When it Comes to Cyber Insurance Coverage, Be Sure to Read the Fine Print
The cyber insurance industry is growing at a rapid pace as firms look to implement safeguards to protect sensitive data and financial information from ending up in the wrong hands. As hackers become savvier and cyber schemes more elaborate, many firms are relying on cyber liability policies to add an extra layer of protection.
In some cases, however, insurance coverage has not satisfied the demands of firms and instead left them feeling scammed a second time.
One example of this comes from Texas where a manufacturing firm is suing their cyber insurance provider for refusing to cover a loss that came at the hands of a phishing scheme. According to the provider, the loss – of $480,000 – did not meet the specific criteria needed for a successful claim.
Situations like these are reminders for Chief Financial Officers and Risk Officers to carefully comb their cyber insurance policies to gain a comprehensive understanding of what exactly is covered – and what is not.
Our friends at Willis Holdings Inc. work with investment firms regularly to craft cyber liability policies and provided their take on the insurance landscape as part of our Hedge Fund Insiders Article Series. Read their insightful article below.
BY: John Mullen and Jennifer Coughlin, Lewis Brisbois Bisgaard & Smith, and Talene Megerian and Kristin Zieser, Willis FINEX Claims & Legal Group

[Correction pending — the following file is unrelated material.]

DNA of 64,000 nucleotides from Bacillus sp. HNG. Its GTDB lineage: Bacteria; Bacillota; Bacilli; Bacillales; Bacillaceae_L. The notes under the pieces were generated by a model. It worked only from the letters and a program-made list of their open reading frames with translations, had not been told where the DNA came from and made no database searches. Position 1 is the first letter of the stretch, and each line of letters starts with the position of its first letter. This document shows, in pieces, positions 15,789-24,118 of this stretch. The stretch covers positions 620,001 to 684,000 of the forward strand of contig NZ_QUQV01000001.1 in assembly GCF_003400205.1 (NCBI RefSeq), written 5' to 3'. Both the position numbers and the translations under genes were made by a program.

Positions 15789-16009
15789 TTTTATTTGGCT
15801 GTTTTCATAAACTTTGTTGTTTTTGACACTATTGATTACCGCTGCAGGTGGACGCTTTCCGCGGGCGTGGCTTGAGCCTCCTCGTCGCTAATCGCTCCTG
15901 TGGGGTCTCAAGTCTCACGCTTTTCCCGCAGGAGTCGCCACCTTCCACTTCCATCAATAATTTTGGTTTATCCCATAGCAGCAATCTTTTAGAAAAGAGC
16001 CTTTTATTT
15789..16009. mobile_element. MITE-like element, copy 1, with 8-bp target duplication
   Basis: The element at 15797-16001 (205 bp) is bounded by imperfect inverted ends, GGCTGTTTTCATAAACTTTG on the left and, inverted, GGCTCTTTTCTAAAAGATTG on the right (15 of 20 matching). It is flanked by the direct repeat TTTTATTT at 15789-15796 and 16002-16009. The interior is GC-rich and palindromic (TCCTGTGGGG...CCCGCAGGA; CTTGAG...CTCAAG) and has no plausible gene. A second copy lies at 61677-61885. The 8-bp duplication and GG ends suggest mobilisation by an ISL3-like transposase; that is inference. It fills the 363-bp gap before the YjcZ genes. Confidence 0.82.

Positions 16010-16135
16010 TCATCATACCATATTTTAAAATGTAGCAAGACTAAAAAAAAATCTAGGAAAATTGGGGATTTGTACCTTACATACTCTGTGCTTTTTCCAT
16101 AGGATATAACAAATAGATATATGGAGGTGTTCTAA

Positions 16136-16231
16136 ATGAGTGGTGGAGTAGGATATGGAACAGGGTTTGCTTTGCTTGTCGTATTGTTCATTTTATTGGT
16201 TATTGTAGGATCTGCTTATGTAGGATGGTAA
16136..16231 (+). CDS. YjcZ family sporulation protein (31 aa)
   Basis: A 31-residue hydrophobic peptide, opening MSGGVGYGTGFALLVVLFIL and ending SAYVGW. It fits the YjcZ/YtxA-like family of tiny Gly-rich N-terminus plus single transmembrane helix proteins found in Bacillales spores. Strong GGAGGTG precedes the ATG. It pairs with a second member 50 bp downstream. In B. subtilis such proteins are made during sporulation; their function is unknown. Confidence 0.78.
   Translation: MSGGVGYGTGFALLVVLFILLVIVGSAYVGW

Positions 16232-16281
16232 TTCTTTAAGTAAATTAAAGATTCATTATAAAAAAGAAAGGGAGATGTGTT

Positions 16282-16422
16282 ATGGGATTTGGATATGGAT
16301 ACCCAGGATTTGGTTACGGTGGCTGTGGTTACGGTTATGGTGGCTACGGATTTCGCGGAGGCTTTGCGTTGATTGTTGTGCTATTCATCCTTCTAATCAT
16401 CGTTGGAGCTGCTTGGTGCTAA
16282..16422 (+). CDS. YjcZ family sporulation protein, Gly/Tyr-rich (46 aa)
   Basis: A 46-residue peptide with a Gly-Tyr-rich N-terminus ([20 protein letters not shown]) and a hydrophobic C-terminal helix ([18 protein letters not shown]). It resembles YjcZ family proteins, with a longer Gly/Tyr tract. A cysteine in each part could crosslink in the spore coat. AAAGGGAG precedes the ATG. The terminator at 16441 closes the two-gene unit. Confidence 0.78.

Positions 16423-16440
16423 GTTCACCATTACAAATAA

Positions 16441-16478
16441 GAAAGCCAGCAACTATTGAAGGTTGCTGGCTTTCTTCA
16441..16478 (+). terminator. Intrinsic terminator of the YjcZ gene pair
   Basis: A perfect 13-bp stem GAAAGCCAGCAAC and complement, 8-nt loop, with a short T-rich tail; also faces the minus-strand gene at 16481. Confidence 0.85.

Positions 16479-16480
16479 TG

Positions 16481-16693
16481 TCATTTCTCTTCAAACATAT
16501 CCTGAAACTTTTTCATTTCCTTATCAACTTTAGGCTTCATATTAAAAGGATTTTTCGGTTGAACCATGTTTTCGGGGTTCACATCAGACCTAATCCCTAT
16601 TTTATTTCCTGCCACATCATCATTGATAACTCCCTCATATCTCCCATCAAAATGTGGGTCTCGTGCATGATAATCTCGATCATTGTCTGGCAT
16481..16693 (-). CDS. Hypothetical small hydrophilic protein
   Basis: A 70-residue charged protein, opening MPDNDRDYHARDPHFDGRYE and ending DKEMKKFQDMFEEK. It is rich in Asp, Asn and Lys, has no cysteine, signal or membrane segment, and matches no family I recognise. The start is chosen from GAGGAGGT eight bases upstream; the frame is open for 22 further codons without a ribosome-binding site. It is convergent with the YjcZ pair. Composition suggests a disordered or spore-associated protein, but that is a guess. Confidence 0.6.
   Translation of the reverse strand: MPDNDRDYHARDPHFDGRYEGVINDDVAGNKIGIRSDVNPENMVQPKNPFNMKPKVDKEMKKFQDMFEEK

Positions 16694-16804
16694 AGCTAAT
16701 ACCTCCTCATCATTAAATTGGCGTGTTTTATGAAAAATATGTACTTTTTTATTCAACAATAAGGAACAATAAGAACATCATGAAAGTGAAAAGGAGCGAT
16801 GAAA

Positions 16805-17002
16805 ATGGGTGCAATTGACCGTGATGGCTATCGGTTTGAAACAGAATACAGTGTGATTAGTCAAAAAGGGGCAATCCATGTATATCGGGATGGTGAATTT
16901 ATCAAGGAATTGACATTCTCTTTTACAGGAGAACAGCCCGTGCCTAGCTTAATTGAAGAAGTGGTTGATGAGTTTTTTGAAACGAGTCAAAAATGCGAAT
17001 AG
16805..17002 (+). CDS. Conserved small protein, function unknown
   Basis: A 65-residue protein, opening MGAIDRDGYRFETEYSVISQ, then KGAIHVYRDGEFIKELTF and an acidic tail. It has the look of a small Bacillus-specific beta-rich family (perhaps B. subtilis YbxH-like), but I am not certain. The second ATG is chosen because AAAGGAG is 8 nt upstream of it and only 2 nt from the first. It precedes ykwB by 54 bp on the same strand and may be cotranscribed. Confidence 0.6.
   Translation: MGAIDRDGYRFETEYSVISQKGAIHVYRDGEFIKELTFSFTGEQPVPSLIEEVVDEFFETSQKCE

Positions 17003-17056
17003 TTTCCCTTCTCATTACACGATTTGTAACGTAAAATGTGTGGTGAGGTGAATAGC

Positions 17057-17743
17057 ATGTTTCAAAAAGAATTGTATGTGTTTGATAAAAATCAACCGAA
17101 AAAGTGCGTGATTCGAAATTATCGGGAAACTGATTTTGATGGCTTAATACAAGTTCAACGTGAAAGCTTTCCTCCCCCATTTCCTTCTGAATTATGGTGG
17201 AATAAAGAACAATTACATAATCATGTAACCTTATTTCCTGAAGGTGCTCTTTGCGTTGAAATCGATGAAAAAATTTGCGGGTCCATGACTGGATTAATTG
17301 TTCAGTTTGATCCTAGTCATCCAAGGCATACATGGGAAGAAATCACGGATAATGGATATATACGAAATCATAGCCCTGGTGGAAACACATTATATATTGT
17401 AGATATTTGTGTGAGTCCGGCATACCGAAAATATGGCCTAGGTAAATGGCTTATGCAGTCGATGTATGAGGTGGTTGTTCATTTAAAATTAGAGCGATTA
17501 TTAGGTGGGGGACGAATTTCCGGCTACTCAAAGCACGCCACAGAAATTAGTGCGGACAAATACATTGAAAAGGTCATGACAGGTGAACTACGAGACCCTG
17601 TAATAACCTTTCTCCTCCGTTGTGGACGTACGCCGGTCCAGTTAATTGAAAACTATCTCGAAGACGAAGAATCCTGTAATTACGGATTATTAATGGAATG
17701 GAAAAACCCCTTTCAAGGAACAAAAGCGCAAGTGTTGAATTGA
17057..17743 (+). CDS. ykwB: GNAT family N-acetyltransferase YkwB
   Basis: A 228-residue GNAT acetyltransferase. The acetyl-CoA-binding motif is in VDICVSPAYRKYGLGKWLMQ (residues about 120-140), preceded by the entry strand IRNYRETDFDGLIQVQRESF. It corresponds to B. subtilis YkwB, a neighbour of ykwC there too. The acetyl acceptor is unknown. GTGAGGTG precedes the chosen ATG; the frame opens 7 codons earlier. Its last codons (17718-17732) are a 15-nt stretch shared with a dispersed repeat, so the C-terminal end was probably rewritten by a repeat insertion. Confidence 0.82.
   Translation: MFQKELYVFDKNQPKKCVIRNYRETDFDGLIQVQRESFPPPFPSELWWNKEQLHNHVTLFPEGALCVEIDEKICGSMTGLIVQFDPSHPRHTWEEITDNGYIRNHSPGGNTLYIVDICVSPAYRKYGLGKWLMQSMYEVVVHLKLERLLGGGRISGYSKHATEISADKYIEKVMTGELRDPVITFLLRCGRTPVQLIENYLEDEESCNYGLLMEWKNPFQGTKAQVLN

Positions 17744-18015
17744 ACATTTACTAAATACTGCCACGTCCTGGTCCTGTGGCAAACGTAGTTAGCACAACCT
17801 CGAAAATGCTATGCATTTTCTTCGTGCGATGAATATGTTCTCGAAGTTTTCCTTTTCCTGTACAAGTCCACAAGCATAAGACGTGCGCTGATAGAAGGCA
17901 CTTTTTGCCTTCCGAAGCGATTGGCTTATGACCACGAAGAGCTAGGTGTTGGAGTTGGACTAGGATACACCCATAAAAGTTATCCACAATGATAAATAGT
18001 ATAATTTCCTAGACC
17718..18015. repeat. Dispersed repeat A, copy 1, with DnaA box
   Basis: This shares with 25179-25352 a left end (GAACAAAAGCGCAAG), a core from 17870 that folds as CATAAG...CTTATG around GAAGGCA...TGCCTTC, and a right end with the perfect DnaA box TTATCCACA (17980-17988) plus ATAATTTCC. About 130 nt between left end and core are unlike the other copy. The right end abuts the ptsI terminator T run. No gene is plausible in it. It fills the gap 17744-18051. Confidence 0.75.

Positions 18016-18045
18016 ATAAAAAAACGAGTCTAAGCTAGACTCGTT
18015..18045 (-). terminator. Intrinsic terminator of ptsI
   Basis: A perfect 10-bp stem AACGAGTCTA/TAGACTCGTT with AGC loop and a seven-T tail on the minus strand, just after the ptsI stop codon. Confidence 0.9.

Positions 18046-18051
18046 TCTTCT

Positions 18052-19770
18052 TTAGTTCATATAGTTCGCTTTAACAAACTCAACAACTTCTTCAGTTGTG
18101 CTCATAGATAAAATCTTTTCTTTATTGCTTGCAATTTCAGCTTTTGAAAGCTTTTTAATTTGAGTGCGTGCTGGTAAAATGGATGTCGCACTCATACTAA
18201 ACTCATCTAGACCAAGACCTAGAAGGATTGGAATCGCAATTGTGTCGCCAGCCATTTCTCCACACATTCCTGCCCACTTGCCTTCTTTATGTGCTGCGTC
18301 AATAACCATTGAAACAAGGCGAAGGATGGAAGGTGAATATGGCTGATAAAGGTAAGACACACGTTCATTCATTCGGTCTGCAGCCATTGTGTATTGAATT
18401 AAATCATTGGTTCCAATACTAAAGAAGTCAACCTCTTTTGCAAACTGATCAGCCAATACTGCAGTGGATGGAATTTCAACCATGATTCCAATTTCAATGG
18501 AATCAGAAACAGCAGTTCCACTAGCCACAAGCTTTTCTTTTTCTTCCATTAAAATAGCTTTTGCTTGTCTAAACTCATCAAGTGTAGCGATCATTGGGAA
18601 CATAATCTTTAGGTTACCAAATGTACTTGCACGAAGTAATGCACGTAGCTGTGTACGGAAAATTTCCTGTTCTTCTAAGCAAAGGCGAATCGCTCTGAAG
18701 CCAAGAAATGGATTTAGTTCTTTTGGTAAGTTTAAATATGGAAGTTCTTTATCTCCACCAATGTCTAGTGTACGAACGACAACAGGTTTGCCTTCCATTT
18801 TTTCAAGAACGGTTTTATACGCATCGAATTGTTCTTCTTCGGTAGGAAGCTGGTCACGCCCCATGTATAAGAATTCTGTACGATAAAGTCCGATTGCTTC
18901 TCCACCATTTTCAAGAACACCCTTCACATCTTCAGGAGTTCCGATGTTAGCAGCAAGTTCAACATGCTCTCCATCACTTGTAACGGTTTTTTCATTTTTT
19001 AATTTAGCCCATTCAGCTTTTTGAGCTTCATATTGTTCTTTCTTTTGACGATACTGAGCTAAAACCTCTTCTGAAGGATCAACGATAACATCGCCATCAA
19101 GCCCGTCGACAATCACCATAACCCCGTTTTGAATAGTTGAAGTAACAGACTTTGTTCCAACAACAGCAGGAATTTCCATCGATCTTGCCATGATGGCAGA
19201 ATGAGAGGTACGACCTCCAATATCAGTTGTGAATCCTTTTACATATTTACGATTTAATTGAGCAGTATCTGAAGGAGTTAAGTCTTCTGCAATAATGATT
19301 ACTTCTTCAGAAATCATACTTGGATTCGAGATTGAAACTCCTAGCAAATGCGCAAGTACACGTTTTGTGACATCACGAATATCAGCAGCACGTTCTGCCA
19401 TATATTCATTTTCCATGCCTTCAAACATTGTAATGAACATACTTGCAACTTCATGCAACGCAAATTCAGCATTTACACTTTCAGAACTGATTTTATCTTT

The Cyber risk landscape is rapidly evolving. Governments are facing an unprecedented level of Cyber attacks and threats with the potential to undermine national security and critical infrastructure. Similarly, businesses across a wide range of industry sectors, particularly those in the health care, retail and financial services industries1, are exposed to potentially enormous liability and costs as a result of Cyber incidents and data breaches.
Given the risk landscape, it is no wonder companies of all sizes continue to be subject to increasing data breach liability, both in the form of single plaintiff or class action lawsuits and regulatory investigations and proceedings. Negligence, breach of fiduciary duty and breach of contract are just some of the allegations that a company may face as a result of a systems failure or lax security that compromises the security of customers’ personal information or data.
Plaintiffs in data breach class actions typically allege that businesses failed to adequately safeguard consumer information and gave insufficient and untimely notice of the breach. Companies may also face class actions from banks and credit unions seeking damages for administrative expenses, lost interest, transaction fees and lost customers.
Settlements of data breach class actions can be exorbitant. For example, 25 class action lawsuits were settled in the wake of a retailer’s 2007 data breach involving the theft of data related to over 45 million credit and debit cards. The settlement included: up to $1 million to customers without receipts; up to $10 million to customers with receipts ($30 per claimant); $6.5 million in plaintiffs’ attorneys fees; and three free years of credit monitoring, with total costs reportedly up to $256 million. More recently, in 2014, two major retailers reported that the total costs of data breach and related class action lawsuits (less expected insurance recovery) was estimated at $63 million and $191 million, respectively. And, this year, two major health care companies are separately facing several lawsuits as a result of data breaches that reportedly exposed the personal records of 80 million and 11 million people, respectively. While these matters have yet to be resolved, the anticipated costs of litigation and settlement may set records.